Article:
logic applies to the feeling of authenticity and
inner masculinity which is supposed to result
from smoking Marlboro cigarettes.
The role of brands is made clearer by this
classification of sought-after qualities. The
brand is a sign (therefore external) whose
function is to disclose the hidden qualities of
the product which are inaccessible to contact
(sight, touch, hearing, smell) and possibly
those which are accessible through experience
but where the consumer does not want to take
the risk of trying the product. Lastly, a brand,
when it is well known, adds an aura of make-
believe when it is consumed, for example the
authentic America and rebellious youth of
Levi\u2019s, the rugged masculinity of Marlboro,
the English style of Dunhill, the Californian
myth of Apple.
The informational role of the brand varies
according to the product or service, the
consumption situation and the individual.
Thus, a brand is not always useful. On the other
hand, a brand becomes necessary once the
consumer loses his or her traditional reference
points. This is why there is an increase in the
demand for branded wine. Consumers were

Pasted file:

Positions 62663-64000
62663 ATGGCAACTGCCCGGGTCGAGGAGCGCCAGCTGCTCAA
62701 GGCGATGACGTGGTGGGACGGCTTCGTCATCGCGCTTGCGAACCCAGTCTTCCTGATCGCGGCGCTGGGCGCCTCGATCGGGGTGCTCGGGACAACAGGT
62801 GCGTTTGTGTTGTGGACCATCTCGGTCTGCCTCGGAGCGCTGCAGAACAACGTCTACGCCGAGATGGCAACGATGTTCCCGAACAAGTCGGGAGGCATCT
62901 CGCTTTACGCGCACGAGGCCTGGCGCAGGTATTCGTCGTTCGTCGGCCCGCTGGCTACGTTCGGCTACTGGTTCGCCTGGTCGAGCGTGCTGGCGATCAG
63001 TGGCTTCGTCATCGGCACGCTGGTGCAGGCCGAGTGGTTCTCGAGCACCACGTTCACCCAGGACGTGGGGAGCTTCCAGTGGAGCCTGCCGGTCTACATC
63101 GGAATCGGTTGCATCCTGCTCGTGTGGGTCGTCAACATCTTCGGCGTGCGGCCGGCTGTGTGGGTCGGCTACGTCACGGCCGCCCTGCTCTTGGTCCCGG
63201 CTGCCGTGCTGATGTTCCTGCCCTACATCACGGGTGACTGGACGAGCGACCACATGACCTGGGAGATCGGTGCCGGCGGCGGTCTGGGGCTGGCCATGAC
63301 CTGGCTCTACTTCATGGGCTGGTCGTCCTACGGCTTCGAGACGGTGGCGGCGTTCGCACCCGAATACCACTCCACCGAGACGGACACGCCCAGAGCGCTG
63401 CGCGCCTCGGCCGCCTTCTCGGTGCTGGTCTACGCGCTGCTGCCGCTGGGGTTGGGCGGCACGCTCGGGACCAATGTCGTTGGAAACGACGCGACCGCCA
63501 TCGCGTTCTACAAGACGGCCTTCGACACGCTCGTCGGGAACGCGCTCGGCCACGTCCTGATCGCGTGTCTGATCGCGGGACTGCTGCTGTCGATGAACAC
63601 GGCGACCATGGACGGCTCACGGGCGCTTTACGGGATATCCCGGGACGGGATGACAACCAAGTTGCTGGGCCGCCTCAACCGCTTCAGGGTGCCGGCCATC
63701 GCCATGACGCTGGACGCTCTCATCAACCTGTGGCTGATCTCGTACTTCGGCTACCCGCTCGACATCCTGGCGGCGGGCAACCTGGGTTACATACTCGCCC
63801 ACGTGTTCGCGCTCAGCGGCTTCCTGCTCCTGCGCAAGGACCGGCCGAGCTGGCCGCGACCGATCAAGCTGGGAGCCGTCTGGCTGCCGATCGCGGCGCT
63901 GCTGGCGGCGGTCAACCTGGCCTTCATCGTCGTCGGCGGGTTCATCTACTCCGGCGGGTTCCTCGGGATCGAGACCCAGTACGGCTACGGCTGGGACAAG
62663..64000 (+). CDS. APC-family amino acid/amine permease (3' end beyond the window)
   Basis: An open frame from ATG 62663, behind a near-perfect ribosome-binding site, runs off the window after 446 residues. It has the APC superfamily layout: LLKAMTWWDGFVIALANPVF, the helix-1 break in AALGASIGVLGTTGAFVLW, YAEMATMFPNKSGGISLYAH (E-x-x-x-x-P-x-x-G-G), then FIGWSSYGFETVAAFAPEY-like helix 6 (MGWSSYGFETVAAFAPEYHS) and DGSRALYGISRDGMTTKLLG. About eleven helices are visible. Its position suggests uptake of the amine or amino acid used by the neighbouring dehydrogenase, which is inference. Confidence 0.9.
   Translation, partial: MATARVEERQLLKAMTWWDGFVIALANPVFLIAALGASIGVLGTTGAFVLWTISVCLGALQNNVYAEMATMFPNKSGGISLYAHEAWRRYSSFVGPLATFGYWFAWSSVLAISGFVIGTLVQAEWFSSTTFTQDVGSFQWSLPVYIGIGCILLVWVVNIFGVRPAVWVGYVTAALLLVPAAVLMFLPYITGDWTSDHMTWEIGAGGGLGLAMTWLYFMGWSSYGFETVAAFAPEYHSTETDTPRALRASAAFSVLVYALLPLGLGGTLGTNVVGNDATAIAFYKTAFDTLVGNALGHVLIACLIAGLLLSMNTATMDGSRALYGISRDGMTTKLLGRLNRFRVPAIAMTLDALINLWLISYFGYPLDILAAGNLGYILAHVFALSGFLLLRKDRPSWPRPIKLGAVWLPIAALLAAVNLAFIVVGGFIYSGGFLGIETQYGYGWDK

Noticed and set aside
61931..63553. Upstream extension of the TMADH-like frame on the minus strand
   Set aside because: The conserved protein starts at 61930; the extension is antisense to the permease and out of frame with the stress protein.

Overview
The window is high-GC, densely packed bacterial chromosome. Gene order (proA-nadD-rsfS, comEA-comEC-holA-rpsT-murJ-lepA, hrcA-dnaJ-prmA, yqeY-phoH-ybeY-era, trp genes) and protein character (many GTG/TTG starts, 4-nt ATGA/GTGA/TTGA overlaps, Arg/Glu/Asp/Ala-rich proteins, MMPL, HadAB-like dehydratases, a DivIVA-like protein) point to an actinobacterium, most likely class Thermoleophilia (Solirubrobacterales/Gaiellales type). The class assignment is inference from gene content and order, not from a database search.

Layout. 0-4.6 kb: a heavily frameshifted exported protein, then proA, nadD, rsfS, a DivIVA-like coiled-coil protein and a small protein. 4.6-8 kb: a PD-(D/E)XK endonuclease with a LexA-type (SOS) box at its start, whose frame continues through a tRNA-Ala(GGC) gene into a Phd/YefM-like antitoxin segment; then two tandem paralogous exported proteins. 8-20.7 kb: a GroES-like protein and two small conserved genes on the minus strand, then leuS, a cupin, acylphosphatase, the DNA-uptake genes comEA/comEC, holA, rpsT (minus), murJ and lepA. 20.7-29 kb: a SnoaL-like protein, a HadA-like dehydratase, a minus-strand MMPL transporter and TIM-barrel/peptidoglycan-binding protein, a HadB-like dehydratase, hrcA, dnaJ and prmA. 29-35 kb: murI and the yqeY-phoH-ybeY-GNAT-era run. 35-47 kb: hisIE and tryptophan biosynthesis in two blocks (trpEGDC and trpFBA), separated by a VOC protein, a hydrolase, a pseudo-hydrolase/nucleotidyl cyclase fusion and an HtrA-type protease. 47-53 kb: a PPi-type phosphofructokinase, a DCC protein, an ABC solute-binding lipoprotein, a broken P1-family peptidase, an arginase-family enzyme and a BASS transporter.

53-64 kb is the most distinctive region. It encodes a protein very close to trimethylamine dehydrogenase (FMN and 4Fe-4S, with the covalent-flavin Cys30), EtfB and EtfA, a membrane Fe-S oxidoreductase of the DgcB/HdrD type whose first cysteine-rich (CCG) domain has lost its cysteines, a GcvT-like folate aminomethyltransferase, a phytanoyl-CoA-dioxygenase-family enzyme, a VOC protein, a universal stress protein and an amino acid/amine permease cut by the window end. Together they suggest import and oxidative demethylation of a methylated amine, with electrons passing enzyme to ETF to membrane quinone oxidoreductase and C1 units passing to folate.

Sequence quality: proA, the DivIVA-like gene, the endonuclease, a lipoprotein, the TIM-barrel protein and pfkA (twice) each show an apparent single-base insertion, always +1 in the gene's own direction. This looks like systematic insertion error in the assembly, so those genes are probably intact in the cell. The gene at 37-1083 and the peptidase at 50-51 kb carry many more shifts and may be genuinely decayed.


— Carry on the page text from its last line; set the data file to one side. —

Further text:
put off by too many small chateaux which were
rarely the same and had limited production of
varying quality and which sometimes sprung
some unpleasant surprises. This paved the way
for brands such as Jacob\u2019s Creek and Gallo.
A brand provides not only a source of infor-
mation (thus revealing its values) but
performs certain other functions which justify
its attractiveness and its monetary return
(higher price) when they are valued by buyers.
What are these functions? How does a brand
create value in the eyes of the consumer? The
eight functions of a brand are presented in
Table 1.5. The first two are mechanical and
concern the essence of the brand; that is, to
function as a recognised symbol in order to
facilitate choice and to gain time. The
following three functions reduce the
perceived risk. The last three have a more
pleasurable side to them. Ethics show that